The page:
Many options in the energy markets are on forward or futures contracts. In this section we derive the price at time t of a European call option with strike price K that matures at time T on a forward contract that matures at time s. Options are again priced using the standard methods. At date t the European call has the price c(t , F (t , s ); K ,T , s )=t [P(t ,T ) max(0, F (T , s ) K )] Using the methodology of section 3.1 it is straightforward to show that the solution is
(3.7)
c(t , F (t , s ); K , T , s)= P(t , T )[ F (t , s ) N (h)  KN ( h  w )]
(3.8)
where F (t , s ) 1 ln + w K 2 h= w
w 2 is now given by the integral of the forward price return variance over the life of the option;
w 2 (t , T , s )
= 2 e  2 ( s u ) du
t
T
2  2 ( s T ) 2 ( s t ) = e e 2
(
)
(3.9)
This extends the results in Schwartz [1997] to pricing European options. Note that the results of section 3.1 are actually a special case of the results in this section with s = T.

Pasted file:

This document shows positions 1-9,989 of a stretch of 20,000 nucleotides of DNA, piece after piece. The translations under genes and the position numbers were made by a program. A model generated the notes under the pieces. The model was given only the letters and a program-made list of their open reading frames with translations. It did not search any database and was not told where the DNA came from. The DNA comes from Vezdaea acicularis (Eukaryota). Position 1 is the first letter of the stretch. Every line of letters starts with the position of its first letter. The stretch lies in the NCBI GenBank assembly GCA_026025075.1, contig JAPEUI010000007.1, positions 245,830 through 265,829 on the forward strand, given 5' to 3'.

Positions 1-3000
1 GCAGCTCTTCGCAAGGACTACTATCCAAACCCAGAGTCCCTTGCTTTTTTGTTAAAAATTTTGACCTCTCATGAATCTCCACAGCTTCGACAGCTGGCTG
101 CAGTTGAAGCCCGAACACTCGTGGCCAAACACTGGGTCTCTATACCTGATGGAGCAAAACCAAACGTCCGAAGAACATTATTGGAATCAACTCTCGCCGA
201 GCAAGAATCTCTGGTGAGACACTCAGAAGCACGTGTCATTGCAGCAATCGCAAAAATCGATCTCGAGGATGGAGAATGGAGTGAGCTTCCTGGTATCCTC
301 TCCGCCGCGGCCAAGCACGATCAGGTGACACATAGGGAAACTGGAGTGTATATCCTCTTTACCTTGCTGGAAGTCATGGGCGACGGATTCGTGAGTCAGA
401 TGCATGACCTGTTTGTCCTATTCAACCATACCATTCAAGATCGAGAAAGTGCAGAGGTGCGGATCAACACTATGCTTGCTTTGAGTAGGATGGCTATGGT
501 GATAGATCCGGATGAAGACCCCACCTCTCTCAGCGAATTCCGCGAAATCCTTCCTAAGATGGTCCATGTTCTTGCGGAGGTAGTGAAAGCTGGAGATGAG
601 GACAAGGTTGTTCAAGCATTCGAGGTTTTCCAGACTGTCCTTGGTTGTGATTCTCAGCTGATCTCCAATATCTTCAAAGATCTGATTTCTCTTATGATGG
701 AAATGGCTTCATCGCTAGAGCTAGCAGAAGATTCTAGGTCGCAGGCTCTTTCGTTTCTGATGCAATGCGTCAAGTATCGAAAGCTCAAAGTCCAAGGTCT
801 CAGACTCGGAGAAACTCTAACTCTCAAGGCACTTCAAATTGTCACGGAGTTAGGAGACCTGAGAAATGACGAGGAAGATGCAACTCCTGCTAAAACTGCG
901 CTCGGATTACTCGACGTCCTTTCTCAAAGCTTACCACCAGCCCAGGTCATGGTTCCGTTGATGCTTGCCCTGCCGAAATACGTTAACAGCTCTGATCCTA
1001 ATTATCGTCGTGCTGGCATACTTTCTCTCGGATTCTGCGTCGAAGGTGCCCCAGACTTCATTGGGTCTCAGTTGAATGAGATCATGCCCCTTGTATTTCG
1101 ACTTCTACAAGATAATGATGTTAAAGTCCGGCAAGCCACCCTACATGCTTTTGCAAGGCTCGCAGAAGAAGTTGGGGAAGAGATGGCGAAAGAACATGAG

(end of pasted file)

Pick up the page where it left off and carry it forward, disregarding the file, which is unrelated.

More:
3.3 Caps, Floors and Collars
Energy price caps, floors and collars are popular instruments for energy risk management. An energy price cap limits the floating price of energy the holder will pay on a predetermined set of dates T+iT; i=1,...,N to a fixed cap level K. A cap is therefore a portfolio of standard European call options with its price given by
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Cap (t; K , T , N , T )= c (t , F (t , T + iT ); K ,T + iT , T + iT )
i =1
N
(3.10)
Conversely, an energy price floor limits the minimum price the holder will pay and is therefore a portfolio of standard European put options. A collar is simply a portfolio of a long position in a cap and a short position in a floor.
3.4 Options on Swaps